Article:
default: "Sorry, we don't have information about that breed."
  };

  return quotes[breed] || quotes.default;
}

In this example, we define an object called quotes using an object literal. Each property within the object represents a dog breed, and the corresponding value is the quote associated with that breed. The default property is used to handle cases where the provided breed is not found.


To retrieve the quote for a specific dog breed, you can simply access the corresponding property of the quotes object using the breed as the key. If the breed is found, the associated quote will be returned. If the breed is not found, the default quote will be returned.

Here's how you can use the getDogQuote function:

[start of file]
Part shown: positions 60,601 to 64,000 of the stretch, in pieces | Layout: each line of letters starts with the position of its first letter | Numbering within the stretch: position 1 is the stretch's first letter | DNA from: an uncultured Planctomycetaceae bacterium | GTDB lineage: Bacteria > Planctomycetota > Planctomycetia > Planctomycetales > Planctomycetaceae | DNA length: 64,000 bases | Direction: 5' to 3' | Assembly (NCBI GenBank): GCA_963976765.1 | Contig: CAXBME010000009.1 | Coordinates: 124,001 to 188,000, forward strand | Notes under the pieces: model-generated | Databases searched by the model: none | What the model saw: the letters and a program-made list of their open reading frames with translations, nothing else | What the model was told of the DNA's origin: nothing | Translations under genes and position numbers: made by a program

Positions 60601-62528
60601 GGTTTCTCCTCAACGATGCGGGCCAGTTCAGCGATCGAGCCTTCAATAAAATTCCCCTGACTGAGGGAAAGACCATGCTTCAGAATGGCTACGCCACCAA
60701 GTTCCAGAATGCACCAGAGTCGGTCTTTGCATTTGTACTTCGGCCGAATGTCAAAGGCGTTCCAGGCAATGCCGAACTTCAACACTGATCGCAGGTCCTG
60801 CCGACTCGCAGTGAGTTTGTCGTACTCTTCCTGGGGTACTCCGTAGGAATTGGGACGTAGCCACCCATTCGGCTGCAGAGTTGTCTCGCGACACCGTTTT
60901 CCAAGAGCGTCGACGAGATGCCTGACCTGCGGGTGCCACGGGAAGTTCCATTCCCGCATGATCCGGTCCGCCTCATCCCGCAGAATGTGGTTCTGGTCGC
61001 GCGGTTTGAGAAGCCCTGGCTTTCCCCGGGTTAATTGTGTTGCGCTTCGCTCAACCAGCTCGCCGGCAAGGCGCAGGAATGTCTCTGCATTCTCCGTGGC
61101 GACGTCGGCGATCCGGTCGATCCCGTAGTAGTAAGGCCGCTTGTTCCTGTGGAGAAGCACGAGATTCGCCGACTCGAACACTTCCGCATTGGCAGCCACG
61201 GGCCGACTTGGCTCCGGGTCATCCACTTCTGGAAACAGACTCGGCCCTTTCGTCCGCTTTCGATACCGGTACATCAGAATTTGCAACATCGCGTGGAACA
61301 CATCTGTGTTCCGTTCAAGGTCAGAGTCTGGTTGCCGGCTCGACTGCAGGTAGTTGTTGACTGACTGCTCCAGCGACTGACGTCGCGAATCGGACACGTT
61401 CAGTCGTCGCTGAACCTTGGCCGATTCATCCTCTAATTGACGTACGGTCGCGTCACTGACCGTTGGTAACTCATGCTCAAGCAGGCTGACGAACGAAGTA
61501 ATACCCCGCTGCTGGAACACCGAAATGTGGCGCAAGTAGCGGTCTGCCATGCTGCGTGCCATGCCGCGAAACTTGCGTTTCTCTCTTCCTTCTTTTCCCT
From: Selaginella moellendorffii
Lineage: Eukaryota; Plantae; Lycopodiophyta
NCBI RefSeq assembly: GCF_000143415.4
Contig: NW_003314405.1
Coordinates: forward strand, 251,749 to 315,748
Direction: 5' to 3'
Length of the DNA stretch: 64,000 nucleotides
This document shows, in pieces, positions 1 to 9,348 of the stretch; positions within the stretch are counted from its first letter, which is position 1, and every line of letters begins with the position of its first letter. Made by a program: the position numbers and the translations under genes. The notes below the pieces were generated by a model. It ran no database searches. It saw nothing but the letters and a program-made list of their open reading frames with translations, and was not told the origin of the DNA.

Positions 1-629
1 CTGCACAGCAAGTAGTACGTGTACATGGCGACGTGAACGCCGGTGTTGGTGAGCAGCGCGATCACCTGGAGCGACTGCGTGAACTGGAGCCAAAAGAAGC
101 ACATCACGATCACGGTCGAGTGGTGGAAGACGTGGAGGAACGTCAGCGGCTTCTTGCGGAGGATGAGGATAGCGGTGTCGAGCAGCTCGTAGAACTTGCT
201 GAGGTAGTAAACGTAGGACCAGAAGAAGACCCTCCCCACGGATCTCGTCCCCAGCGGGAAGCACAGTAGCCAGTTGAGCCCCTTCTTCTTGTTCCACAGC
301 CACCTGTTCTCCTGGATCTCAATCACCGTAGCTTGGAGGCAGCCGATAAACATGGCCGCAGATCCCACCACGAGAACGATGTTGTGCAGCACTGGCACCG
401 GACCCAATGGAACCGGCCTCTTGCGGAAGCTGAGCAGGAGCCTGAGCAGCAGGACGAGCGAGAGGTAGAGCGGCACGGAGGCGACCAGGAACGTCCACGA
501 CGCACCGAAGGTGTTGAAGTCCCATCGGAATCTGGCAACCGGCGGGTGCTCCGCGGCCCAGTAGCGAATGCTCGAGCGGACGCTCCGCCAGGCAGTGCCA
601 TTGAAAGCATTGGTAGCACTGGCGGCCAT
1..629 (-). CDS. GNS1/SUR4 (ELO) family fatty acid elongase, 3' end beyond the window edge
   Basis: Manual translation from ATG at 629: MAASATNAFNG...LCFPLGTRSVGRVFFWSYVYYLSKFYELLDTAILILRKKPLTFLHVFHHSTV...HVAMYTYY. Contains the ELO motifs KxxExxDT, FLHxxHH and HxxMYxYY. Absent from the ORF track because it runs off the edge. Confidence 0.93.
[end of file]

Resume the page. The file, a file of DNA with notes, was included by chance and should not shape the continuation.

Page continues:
var breed = "retriever";
var quote = getDogQuote(breed);
console.log(quote); // Output: "Retrievers are friendly and intelligent."

breed = "bulldog";
quote = getDogQuote(breed);
console.log(quote); // Output: "Bulldogs are known for their stubbornness."

breed = "poodle";
quote = getDogQuote(breed);
console.log(quote); // Output: "Poodles are highly trainable and elegant."

breed = "unknown";
quote = getDogQuote(breed);
console.log(quote); // Output: "Sorry, we don't have information about that breed."

By using object literals, you can easily add or modify conditions without cluttering your code with multiple if/else statements or switch cases, resulting in cleaner and more maintainable code.


An Alternative

An alternative approach to achieve the same functionality in a neater way is by using an object to map the conditions to their respective responses. Here's an example:

function getDogQuote(breed) {   
    var breeds = {     
        retriever: "Retrievers are friendly and intelligent.",     
        bulldog: "Bulldogs are known for their stubbornness.",